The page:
15. ^ "Academic Chairs and Distinguished Professorships", section: "The Joseph Kushner Distinguished Professorship in Civil Liberties Law". 2016–2017 Undergraduate Bulletin, Hofstra University. Retrieved October 28, 2016.
  16. ^ "1999 New Jersey Ernst & Young Entrepreneur of the Year(R) Award Recipients Announced". Ernst & Young press release, June 17, 1999. Retrieved September 28, 2011.
  17. ^ Associated Press (July 4, 2004). "Briefings: Politics: F.E.C. Fines Developer". New York Times. Retrieved October 26, 2016.
  18. ^ a b c Smothers, Ronald (March 5, 2005). "Democratic Donor Receives Two-Year Prison Sentence". The New York Times. Retrieved February 24, 2011.
  19. ^ a b Hanley, Robert (January 13, 2005). "Donor Apologized to Sister for Seduction of Husband". The New York Times. Retrieved November 29, 2013.
  20. ^ a b Sullivan, John (August 22, 2004). "Like an 'Abandoned Planet'". The New York Times. Retrieved December 26, 2020.
  21. ^ Grace, Francie (July 14, 2004). "NJ Scandal: Sex, Money &  Politics". CBS News. Retrieved November 19, 2016.
  22. ^ John Cloud, So, Did You Get My Gift?. Time (July 18, 2004).
  23. ^ a b Sommer, Allison Kaplan (March 1, 2016). "Meet the Kushners: The Feuding Real Estate Dynasty That Links Donald Trump and Chris Christie". Haaretz. Retrieved November 19, 2016.
  24. ^ a b Lizzie Widdicombe, [Ivanka and Jared's Power Play: How the patrician couple came to have an outsized influence on a populist Presidential campaign], New Yorker (August 22, 2016).
  25. ^ New York Magazine: "The Legacy – his son Jared, the 28-year-old Observer owner, has to carry the ambition for the both of them" By Gabriel Sherman July 12, 2009
  26. ^ "Charles Kushner". Federal Bureau of Prisons Inmate Locator.
  27. ^ In re Kushner, 870 A.2d 248, 183 N.J. 130 (2005).
  28. ^ In the Matter of Kushner, 18 A.D.3d 953, 793 N.Y.S.2d 781 (2005) (per curiam).
  29. ^ "Public Discipline" (PDF). Pennsylvania Bar Association. Retrieved September 27, 2016.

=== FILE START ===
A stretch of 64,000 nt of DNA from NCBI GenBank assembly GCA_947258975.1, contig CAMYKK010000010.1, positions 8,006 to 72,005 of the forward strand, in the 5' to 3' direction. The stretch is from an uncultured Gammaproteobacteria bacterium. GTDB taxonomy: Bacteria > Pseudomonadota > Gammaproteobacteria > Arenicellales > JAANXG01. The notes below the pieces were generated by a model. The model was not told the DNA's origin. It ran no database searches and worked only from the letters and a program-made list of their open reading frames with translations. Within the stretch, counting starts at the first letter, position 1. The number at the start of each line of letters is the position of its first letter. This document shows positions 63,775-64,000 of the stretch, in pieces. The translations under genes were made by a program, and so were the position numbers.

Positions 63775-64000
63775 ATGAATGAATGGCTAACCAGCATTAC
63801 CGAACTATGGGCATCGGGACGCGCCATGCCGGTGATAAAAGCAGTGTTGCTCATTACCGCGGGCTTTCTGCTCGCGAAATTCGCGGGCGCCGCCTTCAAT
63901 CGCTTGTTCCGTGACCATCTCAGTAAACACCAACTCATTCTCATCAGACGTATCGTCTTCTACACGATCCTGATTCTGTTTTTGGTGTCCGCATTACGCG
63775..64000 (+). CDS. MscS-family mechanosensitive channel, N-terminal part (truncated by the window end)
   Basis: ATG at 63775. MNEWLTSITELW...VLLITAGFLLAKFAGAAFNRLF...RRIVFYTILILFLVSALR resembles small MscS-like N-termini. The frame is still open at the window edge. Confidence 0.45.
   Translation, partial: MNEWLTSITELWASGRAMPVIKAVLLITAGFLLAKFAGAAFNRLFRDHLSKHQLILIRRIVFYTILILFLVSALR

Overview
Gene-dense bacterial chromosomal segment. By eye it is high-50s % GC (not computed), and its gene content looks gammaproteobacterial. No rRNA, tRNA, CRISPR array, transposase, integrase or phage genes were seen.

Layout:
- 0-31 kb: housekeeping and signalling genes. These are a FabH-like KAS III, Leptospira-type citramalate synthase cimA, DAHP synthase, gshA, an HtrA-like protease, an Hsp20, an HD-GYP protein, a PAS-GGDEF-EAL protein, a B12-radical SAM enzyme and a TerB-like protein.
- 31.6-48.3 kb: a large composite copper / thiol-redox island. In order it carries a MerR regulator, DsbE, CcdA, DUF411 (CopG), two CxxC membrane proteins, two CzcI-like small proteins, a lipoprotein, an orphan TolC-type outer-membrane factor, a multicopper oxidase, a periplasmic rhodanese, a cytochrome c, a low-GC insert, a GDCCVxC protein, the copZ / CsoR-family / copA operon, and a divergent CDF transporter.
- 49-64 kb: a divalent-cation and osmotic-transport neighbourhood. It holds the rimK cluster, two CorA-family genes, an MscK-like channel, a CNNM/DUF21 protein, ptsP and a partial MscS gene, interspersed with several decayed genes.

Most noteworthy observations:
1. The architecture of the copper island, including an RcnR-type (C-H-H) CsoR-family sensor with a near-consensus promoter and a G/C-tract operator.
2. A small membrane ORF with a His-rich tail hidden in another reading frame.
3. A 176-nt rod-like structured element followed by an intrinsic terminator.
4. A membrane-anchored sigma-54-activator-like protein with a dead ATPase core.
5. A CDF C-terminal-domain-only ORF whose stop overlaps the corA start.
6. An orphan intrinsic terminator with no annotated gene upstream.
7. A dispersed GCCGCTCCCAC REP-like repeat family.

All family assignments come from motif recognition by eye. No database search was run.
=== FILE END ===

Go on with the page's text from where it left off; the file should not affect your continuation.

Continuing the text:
30. ^ Reporter, Jewish News. "Jared Kushner's dad reportedly said Ivanka only good enough due to conversion".
  31. ^
  32. ^ Moran, Tom (December 29, 2020). "Charlie Kushner's empty pardon". The Star-Ledger. Retrieved December 30, 2020.
  33. ^ Bagli, Charles V. (December 7, 2006). "A Big Deal, Even in Manhattan: A Tower Goes for $1.8 Billion". The New York Times. Retrieved November 12, 2007.
  34. ^ Bagli, Charles V.; Kelly, Kate (August 3, 2018). "Deal Gives Kushners Cash Infusion on 666 Fifth Avenue". The New York Times. ISSN 0362-4331. Retrieved November 20, 2018.
  35. ^ Plitt, Amy (August 6, 2018). "Kushner Companies finally makes a deal to offload its troubled Midtown tower". Curbed NY. Retrieved November 20, 2018.
  36. ^ "Brookfield Acquires 99 Year Lease on NYC tower from Kushner Company". Bloomberg. Retrieved November 5, 2020.
  37. ^ "Kushner's Felon Father Back at Helm of New York Empire With Two Fellow Inmates".
  38. ^ Golden, Daniel (2006). The Price of Admission. New York Cy: Crown. ISBN 1400097967.
  39. ^ a b Tough, Paul (2019). The Years That Matter Most. Boston: Houghton Mifflin Harcourt. p. 164. ISBN 9780544944480.
  40. ^ a b c Dickter, Adam (July 23, 2004). "Kushner Fallout Unclear". The Jewish Week. Archived from the original on August 28, 2005. Retrieved September 28, 2011.
  41. ^ "Mini Bio: Rae Kushner", Jewish Partisan Educational Foundation. Retrieved September 28, 2011.
  42. ^ "Hofstra Myths Debunked: Campus buildings named after criminals?". The Hofstra Chronicle. October 27, 2010. Archived from the original on July 30, 2017. Retrieved May 27, 2017.
  43. ^ "Shaare Zedek Medical Center campus to be named in honor of New York couple". The Jerusalem Post | Retrieved July 29, 2017.
  44. ^ Katy O'Donnell, Trump attended big-donor fundraiser last month, Politico (August 23, 2015).
  45. ^ Maggie Haberman, Donald Trump Pays a Visit to His Not-So-Poor Relations, New York Times (August 23, 2016).